Derek Hough's Childhood Bullying Experiences Are Horrifying, But His Message Is Inspiring

One thing's clear about Derek Hough — he's come a long way from his days of embarrassingly dorky audition tapes. Now, Hough has a well-deserved reputation as a highly touted professional dancer and actor. Unfortunately, though, being super awkward on film was one of the more minor obstacles the Nashville star faced on his road to success. While accepting the Inspiration Award at the Gay Lesbian & Straight Education Network's Respect Awards on Friday night, Derek Hough revealed heartbreaking stories about being bullied as a child growing up in Utah. While they were awful and sad experiences, Hough's perseverance makes his success story even more inspiring. The 29-year-old Dancing With the Stars competitor recounted some absolutely terrifying moments from his pre-stardom life where he had such a tough time with bullies that, according to E! Online's Marc Malkin, eventually prompted the star and his family to relocate. "On one occasion, they would tie my ankles up with a very rough rope, hang me from a tree upside down and spit on me and call me names and even held a gun to my head," Hough said.It doesn't take someone with firsthand exposure to bullying to comprehend how profoundly disgusting and sad it is, therefore there can never be too much conversation around anti-bullying awareness, whether it's discussing how to prevent bullying, supporting victims, or hearing these gut-wrenching personal tales from everyday people and celebrities alike. No matter how you slice it, bullying is a terrible thing, and Hough's story — which is difficult to read as it's so truly horrible — is unfortunately not uncommon.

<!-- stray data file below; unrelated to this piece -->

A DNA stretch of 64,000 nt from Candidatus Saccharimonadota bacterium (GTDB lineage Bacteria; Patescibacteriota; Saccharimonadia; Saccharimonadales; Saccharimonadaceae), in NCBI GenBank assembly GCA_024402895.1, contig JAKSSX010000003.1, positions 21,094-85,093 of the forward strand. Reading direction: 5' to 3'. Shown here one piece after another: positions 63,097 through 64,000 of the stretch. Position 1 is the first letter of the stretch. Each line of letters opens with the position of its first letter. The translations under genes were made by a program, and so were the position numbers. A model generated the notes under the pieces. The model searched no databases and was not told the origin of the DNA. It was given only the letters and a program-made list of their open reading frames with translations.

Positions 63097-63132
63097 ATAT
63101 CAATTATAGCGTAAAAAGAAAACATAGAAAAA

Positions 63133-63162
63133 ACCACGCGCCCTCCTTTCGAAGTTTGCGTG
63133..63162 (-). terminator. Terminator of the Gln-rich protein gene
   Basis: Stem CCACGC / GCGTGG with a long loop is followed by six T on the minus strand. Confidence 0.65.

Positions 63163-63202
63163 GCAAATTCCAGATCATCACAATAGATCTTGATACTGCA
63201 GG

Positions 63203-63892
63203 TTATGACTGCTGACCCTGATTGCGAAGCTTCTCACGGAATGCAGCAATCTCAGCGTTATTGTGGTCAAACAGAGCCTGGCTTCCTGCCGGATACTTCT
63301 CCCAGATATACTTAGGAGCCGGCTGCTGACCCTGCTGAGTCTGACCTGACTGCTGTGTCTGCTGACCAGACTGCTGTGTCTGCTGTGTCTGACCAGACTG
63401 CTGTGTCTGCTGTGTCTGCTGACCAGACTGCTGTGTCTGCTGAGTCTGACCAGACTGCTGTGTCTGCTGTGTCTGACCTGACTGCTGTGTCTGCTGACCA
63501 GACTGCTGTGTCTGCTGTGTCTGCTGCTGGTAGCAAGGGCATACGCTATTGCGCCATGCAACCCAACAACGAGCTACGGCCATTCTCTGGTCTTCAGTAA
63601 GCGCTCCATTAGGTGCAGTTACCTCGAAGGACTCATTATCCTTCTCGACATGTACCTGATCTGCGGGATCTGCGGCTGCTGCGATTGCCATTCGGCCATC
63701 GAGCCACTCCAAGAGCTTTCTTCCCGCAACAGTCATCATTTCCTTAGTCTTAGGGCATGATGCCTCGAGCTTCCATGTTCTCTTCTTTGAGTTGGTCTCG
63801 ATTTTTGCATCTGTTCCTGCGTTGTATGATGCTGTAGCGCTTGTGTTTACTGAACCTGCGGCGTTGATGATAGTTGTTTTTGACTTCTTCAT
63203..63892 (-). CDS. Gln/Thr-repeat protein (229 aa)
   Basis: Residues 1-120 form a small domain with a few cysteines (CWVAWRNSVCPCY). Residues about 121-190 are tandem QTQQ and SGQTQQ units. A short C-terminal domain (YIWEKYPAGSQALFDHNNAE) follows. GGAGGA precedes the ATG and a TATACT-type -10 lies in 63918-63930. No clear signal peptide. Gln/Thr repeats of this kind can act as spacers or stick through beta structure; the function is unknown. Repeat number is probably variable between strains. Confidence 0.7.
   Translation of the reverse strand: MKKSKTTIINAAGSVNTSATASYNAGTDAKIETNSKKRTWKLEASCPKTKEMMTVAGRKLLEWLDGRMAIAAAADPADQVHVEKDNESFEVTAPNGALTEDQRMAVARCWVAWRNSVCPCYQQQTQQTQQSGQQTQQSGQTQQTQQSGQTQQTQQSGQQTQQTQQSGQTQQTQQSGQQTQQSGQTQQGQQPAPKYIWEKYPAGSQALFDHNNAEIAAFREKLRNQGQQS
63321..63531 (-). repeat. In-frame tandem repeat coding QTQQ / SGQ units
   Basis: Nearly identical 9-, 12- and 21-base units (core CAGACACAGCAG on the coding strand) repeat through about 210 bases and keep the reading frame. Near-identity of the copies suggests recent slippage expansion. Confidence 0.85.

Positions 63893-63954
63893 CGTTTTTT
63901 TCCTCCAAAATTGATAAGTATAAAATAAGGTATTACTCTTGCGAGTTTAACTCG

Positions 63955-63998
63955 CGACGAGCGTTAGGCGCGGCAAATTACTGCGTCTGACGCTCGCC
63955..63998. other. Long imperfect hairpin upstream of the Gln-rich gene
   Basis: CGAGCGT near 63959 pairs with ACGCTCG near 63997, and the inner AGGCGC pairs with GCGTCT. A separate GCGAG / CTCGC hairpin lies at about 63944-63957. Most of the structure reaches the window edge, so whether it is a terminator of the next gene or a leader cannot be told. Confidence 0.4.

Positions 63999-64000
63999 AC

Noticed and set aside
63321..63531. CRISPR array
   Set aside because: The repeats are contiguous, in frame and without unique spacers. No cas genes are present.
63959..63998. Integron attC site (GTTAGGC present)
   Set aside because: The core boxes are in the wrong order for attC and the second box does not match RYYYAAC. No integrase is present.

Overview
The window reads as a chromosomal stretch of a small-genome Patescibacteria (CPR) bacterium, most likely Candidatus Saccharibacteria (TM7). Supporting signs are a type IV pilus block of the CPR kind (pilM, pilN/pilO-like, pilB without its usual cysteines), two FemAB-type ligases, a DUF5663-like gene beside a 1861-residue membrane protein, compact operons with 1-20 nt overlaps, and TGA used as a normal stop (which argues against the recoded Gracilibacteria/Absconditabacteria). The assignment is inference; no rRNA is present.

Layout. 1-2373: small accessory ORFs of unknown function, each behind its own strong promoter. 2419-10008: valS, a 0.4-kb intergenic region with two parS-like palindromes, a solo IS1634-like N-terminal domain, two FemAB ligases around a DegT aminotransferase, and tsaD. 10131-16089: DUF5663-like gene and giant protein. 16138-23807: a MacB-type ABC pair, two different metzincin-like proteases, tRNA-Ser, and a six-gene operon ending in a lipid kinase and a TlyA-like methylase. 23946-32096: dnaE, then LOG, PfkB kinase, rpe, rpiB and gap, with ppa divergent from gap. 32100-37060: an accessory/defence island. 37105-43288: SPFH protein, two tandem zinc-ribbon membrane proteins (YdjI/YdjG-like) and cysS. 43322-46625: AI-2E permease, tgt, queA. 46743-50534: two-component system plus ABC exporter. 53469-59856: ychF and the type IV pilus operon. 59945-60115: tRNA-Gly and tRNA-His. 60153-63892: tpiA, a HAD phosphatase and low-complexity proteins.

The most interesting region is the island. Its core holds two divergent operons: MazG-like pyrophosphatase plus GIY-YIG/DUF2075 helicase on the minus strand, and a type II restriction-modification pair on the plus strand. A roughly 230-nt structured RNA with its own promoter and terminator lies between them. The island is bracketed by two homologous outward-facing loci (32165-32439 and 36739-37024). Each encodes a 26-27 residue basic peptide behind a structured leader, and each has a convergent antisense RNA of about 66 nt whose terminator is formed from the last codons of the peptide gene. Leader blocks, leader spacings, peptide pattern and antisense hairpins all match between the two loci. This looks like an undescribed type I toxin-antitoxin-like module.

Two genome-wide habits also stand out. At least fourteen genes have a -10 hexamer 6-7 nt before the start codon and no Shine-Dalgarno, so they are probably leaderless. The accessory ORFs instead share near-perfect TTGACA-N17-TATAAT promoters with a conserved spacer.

It does however make his current success and anti-bullying advocacy that much more inspiring — Hough said he discovered a safe haven in the art of dance, which he credits for helping him through some of his really tough times. Hopefully, his inspiring message continues to reach out and touch those who need to hear it most."I know now the worst thing you can do is suffer in silence," Hough said. "Often times we allow ourselves to suffer a lot more than we need to by keeping it to ourselves and carrying the burden alone."